The bottom line seems to be that humanity does not learn from experience or from history. Even when we see the devastation of power mongering and false ideologies we have the naïve impression that this time it will work. Someone has said, “Insanity is doing the same thing over and over again and expecting different results.”

Many of you dear readers will remember that I spent nearly 60 of my tender years in the protestant evangelical tradition of Christianity. In my early years worship was what we would now call “traditional.” What that meant is that we would sing from the hymnals and be accompanied by an organ and piano, or in smaller churches by only a piano. If a church was big enough it would have a choir and those choir members would wear choir robes, unless it was too hot, in the days before air conditioning.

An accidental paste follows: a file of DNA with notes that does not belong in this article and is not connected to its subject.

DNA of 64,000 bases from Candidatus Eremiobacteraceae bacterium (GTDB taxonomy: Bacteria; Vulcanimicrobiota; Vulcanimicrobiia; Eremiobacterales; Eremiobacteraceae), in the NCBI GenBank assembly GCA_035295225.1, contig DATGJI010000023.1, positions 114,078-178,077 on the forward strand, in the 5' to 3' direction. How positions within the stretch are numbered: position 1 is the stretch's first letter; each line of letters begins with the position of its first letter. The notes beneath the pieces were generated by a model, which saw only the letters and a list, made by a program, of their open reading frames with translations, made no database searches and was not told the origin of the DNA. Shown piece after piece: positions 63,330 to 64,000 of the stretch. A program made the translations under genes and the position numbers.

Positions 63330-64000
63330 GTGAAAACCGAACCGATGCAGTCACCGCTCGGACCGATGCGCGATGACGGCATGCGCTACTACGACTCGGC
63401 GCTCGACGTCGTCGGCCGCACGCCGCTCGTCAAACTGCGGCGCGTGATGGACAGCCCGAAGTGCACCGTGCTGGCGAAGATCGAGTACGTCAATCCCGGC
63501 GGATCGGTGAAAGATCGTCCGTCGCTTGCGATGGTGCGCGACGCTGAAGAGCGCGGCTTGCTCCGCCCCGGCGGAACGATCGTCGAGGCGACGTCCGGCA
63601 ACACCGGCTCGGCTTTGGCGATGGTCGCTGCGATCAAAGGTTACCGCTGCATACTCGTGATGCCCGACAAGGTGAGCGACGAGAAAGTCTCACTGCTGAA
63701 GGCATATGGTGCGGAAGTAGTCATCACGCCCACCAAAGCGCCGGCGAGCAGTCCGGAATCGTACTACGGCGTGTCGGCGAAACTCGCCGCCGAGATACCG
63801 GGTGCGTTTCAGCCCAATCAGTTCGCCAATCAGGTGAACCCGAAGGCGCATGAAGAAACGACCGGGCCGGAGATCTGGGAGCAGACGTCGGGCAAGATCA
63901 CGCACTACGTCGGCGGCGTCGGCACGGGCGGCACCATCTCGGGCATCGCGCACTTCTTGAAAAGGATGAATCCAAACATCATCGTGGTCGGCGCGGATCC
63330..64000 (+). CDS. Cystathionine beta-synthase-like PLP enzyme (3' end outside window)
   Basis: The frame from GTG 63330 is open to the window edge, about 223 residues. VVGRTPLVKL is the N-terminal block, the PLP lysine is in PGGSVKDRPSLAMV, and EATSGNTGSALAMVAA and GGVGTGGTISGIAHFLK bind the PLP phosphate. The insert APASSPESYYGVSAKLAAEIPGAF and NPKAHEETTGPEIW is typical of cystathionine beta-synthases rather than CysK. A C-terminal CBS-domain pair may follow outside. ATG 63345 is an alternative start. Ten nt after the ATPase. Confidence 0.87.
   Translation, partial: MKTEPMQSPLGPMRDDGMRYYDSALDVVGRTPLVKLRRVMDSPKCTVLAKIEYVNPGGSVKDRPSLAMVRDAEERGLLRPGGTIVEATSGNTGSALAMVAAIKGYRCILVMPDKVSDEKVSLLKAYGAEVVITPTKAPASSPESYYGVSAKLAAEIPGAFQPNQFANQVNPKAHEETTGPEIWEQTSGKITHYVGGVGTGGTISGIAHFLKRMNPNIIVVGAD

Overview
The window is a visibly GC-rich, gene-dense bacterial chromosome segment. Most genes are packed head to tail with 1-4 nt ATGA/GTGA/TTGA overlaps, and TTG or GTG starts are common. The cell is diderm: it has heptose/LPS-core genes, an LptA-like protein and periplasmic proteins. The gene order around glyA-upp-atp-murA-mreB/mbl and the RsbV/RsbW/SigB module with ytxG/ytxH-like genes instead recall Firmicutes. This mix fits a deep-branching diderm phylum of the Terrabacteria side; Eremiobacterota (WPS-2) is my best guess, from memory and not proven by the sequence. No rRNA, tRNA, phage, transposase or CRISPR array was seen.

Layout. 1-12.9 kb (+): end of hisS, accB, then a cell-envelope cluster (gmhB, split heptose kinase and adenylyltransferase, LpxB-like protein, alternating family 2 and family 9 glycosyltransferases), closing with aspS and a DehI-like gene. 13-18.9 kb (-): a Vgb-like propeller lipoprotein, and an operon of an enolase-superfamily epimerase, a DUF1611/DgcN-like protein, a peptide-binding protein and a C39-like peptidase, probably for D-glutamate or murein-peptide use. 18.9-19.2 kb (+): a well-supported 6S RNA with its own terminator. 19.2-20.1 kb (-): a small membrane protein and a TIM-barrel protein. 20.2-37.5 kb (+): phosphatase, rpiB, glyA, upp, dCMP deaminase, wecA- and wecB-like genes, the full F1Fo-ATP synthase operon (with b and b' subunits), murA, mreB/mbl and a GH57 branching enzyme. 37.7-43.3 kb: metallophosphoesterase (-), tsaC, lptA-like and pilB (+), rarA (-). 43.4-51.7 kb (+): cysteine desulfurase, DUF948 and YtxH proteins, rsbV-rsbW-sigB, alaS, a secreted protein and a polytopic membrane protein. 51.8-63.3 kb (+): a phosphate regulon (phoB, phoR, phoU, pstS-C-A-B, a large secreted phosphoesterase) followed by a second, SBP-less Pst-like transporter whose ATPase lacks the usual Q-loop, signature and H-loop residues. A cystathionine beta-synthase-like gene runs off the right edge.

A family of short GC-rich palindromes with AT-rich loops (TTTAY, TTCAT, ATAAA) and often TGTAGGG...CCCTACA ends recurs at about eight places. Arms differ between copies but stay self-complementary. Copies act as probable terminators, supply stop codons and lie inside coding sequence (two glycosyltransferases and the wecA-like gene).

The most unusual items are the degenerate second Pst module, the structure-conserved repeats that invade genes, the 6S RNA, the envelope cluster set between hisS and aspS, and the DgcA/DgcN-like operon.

Then somewhere in the 1970s the “war” began. We called it the “worship wars.” It started as we truly believed there was a “generation gap”, like the one that the general culture had been talking about since the 1960s. So we (my generation—late baby boomers) began to sing choruses, play guitars, clap, and if we were really daring, raise our hands in worship, not in the main service, but in youth services or conferences or conventions. And as those late boomers began to move into leadership, we decided that we probably should have two services, a traditional one for our parents and grandparents, and a “contemporary” one for us and our kids. That contemporary service has morphed down through the years to include drums, bass guitars, strobe lights, and smoke machines. The hymnals were forgotten as we started using overhead projectors and finally PowerPoint. We have arrived and our hearing is shot.